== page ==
Fiona Goode: I have been to St. Louis No. 1, and I have seen the tomb of Laveau, seen the fat tourists from Little Rock to Hackensack drawing crosses on the bricks–making wishes to the bones of Marie Laveau. Little do they know, all they have to do to get their wishes granted was come down here to the Ninth Ward and get their hair braided.

Marie Laveau: And what is your wish, Witch?

-”AHS: Coven”


Louisiana is experiencing the worst flooding in the history of the state.

Over 7,000 people have been rescued and over 5,000 people are in shelters unable to return to their homes. In addition, over 1,000 drivers are stranded on Interstate 12 between Baton Rouge and Slidell, who today received supplies flown in via helicopter. AT&T service has been down throughout the Baton Rouge metro area. One of my former professors told me he’s been living in Louisiana for 44 years, and has never witnessed flooding this severe.

In Denham Springs (about 10 miles from Baton Rouge), the Amite river is currently at 46′ and rising. Flood stage for the river starts at 29′. 

This is bad, really bad. Places that only flood once every 500 years are flooding. Unfortunately, these are also places where people don’t have flood insurance because they don’t live in a flood plain.

There was no warning for this, at least with hurricanes we can see them coming and have time to prepare or evacuate.

Please, if you can, donate to the victims through the Red Cross. Or, if you are interested in helping with post-flood disaster assistance, please sign up with Volunteer Louisiana.

If you live in the effected area and are in need of a shelter, This Link has a list of shelters in Ascension, East Baton Rouge, Iberia, Lafayette, Livingston, St. Helena, Tangipahoa, Vermillion, West Feliciana, and Washington Parishes.

If you are in need of rescue please call:

Baker: (225) 778-0300

Baton Rouge: (225) 389-5000

Central: (225) 367-1254

Livingston Parish: (225) 686-3996

St. Helena Parish: 222-4413 - press 0

Patients in need of kidney dialysis: (225) 772-1428

The flood.

Saturday, August 13th 2016
Denham Springs, Louisiana

Me and my friends were frantically texting each other, trying to get a hold of one another. We had no idea if they had gone under or if they were okay. One of my friends texted me saying “There is no water here, I am safe.” The same friend twenty minutes later texted me saying “My house is under water.” I have never been so scared in my entire life, I had no idea if my house was going to go under or not, or if some of my friends were even still alive. Many of my friends houses were full of water, them stranded on their roofs. I watched on the news as I saw the only town I have ever lived in be destroyed by water. My high school started filling up with water. Everyone was terrified. The most sickening feeling was getting text messages saying “Kayla, I am scared. I don’t know if I am going to be okay.”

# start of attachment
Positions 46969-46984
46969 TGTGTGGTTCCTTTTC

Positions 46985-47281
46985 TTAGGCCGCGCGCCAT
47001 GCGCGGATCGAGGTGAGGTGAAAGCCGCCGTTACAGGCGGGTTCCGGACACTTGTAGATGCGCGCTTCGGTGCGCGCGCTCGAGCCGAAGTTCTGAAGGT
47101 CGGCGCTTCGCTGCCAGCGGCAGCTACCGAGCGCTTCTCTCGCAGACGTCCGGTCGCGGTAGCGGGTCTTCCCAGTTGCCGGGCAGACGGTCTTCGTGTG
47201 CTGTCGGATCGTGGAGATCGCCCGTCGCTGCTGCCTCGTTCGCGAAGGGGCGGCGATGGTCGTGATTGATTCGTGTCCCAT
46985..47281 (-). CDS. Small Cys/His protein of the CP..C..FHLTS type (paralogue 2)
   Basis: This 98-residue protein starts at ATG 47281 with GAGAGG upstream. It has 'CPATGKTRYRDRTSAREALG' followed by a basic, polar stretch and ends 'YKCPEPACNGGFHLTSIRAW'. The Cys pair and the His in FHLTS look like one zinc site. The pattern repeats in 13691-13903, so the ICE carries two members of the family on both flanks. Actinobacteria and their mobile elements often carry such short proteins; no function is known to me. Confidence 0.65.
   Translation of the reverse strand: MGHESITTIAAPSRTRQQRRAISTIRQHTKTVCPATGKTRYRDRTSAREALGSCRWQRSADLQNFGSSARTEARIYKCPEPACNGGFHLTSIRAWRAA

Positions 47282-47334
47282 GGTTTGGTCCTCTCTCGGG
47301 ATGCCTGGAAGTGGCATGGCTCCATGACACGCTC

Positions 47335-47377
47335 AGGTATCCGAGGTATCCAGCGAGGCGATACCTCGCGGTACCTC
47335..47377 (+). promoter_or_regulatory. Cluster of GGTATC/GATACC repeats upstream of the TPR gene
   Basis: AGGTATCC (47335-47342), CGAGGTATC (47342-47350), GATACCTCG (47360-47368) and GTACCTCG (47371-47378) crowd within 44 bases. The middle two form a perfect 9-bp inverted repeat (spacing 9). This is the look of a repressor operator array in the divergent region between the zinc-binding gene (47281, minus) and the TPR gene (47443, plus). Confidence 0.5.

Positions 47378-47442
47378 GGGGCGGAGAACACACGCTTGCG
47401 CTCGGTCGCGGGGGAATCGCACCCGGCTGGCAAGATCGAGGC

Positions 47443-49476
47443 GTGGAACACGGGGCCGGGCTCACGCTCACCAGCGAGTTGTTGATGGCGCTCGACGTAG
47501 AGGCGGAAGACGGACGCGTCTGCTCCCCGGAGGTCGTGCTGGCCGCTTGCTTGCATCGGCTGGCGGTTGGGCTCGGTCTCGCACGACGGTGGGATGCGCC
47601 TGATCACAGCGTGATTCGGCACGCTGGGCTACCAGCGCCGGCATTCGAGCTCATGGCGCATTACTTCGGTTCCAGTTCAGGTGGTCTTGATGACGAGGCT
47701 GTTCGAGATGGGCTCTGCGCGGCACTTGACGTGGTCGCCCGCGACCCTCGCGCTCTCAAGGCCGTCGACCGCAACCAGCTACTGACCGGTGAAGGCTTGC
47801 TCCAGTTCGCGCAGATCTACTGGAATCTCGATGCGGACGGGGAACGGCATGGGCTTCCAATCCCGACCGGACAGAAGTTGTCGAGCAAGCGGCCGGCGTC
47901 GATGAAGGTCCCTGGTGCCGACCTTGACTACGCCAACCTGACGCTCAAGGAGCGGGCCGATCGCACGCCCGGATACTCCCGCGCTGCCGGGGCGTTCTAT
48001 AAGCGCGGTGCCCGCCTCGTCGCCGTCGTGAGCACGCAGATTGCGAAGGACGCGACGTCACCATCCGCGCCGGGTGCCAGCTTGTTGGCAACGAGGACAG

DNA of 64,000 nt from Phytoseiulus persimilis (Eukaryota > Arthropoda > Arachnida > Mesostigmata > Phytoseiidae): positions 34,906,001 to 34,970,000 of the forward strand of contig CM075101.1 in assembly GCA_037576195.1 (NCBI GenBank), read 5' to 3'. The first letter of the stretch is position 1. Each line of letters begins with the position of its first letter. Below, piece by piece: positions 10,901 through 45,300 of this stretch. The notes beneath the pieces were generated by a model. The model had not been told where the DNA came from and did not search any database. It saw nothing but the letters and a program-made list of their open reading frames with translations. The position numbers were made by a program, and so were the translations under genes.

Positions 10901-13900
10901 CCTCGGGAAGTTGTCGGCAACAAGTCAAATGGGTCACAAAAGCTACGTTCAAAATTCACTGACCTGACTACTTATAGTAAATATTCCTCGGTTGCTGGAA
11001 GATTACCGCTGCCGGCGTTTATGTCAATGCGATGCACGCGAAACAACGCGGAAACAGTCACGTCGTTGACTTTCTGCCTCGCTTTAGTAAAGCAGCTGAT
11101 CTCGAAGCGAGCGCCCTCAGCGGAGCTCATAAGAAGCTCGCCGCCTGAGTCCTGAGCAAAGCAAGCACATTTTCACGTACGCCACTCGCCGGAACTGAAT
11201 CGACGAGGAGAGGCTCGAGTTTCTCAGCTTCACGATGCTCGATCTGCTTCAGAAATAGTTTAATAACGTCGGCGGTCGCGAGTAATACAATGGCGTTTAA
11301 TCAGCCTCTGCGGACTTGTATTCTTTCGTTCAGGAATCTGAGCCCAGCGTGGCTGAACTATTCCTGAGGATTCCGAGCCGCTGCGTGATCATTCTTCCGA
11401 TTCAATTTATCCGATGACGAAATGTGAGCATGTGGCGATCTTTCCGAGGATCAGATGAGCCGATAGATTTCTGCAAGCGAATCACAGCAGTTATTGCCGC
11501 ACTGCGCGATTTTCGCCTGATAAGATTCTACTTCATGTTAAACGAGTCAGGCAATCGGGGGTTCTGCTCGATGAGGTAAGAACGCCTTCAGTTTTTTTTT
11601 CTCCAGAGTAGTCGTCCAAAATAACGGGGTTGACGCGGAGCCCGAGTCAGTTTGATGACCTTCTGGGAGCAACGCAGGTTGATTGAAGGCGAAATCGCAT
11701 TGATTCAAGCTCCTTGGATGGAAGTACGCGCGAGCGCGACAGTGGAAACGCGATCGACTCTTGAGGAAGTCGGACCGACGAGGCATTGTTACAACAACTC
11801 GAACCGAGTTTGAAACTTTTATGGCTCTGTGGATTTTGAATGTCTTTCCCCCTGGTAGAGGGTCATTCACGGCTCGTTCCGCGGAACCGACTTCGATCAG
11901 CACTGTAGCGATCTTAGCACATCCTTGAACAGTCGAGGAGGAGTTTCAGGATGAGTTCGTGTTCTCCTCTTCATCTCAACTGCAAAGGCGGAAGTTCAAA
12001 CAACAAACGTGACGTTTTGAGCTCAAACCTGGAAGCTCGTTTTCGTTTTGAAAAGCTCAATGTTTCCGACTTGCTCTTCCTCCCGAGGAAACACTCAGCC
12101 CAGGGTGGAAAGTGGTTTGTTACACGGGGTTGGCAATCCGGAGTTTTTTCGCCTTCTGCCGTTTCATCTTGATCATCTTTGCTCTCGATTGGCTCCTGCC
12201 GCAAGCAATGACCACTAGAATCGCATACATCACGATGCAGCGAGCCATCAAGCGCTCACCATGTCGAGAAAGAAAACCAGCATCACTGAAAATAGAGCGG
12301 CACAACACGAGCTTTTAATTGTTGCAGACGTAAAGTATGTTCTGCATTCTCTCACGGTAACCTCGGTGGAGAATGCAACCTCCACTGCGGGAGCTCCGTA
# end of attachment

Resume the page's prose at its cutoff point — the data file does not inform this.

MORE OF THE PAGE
Sunday, August 14th 2016
Denham Springs, Louisiana

I woke up and looked out my window. I screamed when I saw the water had risen three feet. I ran outside to see the water was four inches from coming into my house. I checked on my friends, everyone I knew had lost everything or was stranded in their houses. There was no way to get out of my house, the water was chest deep and the currents were strong. Even if we wanted to leave, we couldn’t. We were stranded. The water started to rise, and then the rain came. The water started leaking into my house. I was scared. I was so scared. Soon after the water started coming up through the floors, the water stood at a stand-still. It stayed like that for what seemed like an eternity. I had no idea if it would rise suddenly, taking all of my belongings and memories with it, just like it did to my friend’s. The water then fell a foot. The water was no longer in my house, but stayed very high throughout the day. The threat was still there. We then began to realize that we had little food and water. We scavenged whatever we could from my house to make a small dinner for my family. I looked on the news, only to see that my school had been flooded over the roof. The school that only a few days prior I was laughing and learning at. I saw everything. I saw the neighborhoods and shops flooded up to the rooftops. I saw the children and babies being rescued by helicopters from a deadly situation. I saw the amazing Coast Guard and National Guard rescuing people by boat and helicopter. I saw residents going out, risking their own lives to save the lives of others. I saw thousands of people homeless with nothing to their name except the clothes on their backs and the children in their arms. I saw heartbreak, all across my city. All across my state.